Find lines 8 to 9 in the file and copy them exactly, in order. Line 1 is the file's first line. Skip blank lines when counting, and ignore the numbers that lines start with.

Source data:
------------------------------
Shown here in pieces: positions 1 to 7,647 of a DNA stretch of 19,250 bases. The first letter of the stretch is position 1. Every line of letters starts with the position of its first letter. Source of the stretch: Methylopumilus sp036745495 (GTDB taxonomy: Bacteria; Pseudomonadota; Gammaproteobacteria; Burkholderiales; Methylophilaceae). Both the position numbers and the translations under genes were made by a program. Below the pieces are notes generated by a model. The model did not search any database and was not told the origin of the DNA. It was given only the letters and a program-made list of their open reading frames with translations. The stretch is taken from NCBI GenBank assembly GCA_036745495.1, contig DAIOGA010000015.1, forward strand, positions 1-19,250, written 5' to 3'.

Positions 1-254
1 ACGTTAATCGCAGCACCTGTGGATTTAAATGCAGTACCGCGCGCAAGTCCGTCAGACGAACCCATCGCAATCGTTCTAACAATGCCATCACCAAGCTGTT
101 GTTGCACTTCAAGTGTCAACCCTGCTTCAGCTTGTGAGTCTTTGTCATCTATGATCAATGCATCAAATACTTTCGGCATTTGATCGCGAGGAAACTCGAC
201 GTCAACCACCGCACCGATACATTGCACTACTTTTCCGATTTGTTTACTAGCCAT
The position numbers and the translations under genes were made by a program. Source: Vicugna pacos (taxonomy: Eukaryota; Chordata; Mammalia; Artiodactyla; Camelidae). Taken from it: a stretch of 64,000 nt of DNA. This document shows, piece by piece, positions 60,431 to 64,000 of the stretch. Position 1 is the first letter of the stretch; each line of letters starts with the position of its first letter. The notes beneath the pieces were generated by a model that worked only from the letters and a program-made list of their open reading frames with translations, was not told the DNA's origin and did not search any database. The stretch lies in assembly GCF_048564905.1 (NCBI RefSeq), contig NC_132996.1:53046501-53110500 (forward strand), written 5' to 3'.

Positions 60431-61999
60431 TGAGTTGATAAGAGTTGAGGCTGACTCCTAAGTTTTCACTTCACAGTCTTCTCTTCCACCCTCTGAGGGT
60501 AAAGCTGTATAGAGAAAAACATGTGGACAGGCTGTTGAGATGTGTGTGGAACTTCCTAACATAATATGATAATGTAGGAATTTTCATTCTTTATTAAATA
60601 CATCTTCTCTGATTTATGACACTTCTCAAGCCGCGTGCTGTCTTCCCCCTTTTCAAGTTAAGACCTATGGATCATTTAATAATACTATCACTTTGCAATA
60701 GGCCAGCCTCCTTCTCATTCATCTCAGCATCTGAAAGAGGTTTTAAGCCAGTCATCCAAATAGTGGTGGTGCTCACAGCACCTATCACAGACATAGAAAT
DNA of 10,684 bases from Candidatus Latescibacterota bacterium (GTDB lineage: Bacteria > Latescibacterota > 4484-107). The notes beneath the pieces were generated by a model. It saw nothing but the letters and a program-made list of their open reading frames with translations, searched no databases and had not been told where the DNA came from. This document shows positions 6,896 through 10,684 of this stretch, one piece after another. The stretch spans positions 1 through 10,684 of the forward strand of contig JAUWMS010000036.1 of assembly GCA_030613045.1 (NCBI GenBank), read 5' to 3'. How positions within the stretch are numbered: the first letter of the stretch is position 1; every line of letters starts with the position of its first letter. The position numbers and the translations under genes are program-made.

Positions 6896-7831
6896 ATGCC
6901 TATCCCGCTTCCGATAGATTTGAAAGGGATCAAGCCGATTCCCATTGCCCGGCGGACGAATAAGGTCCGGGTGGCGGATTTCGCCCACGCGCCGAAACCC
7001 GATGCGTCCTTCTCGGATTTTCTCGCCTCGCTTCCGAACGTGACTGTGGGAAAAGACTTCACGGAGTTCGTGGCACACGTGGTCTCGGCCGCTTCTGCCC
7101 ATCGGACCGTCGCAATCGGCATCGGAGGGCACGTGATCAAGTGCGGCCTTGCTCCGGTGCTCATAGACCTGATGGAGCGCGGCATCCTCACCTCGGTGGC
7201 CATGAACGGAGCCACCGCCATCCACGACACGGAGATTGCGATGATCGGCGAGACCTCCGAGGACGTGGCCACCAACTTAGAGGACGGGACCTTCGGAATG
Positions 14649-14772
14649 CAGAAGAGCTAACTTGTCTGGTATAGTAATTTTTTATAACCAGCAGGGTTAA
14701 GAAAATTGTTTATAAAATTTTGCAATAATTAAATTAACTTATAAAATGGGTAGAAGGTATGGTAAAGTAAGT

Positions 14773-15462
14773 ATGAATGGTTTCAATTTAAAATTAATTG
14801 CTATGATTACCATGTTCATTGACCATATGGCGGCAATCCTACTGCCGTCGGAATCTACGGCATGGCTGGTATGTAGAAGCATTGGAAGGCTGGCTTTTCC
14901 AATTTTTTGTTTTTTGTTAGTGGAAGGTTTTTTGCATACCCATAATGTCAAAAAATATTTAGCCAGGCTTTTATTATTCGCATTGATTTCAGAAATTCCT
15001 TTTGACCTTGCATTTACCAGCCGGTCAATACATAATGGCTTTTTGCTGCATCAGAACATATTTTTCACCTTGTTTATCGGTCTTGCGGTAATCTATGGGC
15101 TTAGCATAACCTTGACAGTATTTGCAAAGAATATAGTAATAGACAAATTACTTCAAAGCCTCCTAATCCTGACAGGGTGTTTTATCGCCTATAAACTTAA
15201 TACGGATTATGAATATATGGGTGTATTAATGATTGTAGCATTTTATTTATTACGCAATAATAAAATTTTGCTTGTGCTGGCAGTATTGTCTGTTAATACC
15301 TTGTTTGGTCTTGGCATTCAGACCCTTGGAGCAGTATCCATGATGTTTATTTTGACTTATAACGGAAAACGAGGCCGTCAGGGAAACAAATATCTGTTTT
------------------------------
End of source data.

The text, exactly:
60431 TGAGTTGATAAGAGTTGAGGCTGACTCCTAAGTTTTCACTTCACAGTCTTCTCTTCCACCCTCTGAGGGT
60501 AAAGCTGTATAGAGAAAAACATGTGGACAGGCTGTTGAGATGTGTGTGGAACTTCCTAACATAATATGATAATGTAGGAATTTTCATTCTTTATTAAATA